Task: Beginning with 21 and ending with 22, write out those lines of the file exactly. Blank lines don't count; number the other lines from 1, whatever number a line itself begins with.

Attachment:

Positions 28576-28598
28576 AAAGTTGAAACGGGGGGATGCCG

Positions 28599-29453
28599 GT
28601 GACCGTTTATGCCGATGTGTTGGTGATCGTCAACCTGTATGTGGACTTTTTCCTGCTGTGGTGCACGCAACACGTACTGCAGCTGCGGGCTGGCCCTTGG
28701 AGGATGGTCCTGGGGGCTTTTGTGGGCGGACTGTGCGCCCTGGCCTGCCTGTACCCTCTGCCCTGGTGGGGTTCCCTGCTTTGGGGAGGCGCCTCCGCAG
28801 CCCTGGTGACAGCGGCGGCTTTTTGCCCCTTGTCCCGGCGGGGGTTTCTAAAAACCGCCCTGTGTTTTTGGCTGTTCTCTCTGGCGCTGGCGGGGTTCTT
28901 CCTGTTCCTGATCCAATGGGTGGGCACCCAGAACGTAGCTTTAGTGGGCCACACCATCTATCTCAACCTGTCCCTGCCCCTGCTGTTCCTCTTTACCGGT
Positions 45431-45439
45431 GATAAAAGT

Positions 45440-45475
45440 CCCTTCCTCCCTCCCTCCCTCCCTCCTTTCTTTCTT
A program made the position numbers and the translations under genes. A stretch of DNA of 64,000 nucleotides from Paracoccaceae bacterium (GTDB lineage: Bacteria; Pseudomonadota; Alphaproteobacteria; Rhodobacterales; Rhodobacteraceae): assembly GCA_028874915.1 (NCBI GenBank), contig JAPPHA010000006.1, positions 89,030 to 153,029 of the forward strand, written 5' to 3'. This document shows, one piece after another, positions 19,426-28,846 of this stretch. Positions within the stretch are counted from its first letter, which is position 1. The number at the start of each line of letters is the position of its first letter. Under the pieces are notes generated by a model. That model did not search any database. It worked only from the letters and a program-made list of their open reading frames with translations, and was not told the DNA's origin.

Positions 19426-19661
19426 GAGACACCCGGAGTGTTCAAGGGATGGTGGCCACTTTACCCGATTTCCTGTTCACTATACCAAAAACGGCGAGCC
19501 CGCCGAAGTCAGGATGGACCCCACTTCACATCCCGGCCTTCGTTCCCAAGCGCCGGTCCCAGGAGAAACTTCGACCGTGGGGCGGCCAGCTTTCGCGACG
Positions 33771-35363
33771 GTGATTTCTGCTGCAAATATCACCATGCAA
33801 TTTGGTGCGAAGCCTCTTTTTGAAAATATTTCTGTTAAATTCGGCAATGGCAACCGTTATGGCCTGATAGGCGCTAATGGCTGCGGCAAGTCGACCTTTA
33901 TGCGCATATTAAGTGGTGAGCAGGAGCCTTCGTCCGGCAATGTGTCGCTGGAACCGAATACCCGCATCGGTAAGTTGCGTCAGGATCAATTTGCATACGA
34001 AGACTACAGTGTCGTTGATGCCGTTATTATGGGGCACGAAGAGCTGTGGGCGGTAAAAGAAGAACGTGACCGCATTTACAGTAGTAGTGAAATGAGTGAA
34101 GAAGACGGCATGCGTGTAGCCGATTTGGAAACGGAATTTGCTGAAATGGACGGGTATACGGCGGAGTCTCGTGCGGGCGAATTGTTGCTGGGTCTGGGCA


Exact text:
34001 AGACTACAGTGTCGTTGATGCCGTTATTATGGGGCACGAAGAGCTGTGGGCGGTAAAAGAAGAACGTGACCGCATTTACAGTAGTAGTGAAATGAGTGAA
34101 GAAGACGGCATGCGTGTAGCCGATTTGGAAACGGAATTTGCTGAAATGGACGGGTATACGGCGGAGTCTCGTGCGGGCGAATTGTTGCTGGGTCTGGGCA